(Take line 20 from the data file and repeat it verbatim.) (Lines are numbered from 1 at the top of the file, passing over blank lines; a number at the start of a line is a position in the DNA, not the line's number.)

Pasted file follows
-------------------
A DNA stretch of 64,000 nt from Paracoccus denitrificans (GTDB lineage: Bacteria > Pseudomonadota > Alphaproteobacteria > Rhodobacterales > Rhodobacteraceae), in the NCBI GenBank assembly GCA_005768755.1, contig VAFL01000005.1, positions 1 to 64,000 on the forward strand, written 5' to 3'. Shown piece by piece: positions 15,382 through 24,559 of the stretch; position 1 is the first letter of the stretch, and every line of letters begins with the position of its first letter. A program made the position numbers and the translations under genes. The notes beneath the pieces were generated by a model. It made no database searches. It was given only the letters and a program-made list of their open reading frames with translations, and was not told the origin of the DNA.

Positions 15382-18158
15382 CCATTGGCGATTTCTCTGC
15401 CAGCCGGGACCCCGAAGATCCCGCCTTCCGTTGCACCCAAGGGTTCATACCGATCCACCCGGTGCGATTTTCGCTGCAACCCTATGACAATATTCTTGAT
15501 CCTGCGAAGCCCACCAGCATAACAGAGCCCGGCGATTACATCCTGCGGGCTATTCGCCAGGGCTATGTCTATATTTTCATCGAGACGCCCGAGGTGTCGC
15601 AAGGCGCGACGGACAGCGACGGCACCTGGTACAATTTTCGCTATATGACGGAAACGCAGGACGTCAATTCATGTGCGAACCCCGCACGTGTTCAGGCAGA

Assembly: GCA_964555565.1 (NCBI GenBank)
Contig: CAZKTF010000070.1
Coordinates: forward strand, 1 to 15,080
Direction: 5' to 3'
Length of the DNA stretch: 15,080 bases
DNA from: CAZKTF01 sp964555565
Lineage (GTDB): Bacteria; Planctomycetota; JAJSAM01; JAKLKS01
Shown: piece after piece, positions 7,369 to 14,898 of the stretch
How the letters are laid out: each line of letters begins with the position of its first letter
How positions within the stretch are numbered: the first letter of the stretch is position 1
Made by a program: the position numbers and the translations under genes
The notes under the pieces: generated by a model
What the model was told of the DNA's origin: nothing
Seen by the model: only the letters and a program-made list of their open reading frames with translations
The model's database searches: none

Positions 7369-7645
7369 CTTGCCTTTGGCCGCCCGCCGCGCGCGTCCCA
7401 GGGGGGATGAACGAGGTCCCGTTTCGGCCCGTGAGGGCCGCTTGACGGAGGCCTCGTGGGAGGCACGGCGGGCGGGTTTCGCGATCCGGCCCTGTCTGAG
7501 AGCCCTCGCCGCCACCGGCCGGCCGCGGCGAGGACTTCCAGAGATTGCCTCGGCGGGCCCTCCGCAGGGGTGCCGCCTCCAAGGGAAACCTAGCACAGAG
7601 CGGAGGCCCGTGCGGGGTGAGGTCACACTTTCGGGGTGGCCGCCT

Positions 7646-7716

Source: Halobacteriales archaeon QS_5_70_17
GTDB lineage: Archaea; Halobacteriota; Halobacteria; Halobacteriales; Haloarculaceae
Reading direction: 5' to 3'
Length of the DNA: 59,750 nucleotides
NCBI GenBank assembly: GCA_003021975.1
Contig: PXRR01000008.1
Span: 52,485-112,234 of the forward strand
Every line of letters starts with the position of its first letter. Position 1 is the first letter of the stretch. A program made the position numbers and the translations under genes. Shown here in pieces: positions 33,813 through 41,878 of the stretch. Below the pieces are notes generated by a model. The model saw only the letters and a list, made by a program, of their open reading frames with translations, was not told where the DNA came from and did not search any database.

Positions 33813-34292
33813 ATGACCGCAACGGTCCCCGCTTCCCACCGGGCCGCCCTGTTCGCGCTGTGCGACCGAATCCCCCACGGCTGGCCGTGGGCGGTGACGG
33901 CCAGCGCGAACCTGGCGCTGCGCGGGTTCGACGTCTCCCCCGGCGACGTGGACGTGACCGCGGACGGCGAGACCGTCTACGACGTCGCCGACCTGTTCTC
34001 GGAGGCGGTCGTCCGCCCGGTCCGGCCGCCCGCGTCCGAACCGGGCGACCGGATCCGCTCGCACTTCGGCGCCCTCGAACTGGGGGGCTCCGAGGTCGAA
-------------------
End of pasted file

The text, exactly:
Seen by the model: only the letters and a program-made list of their open reading frames with translations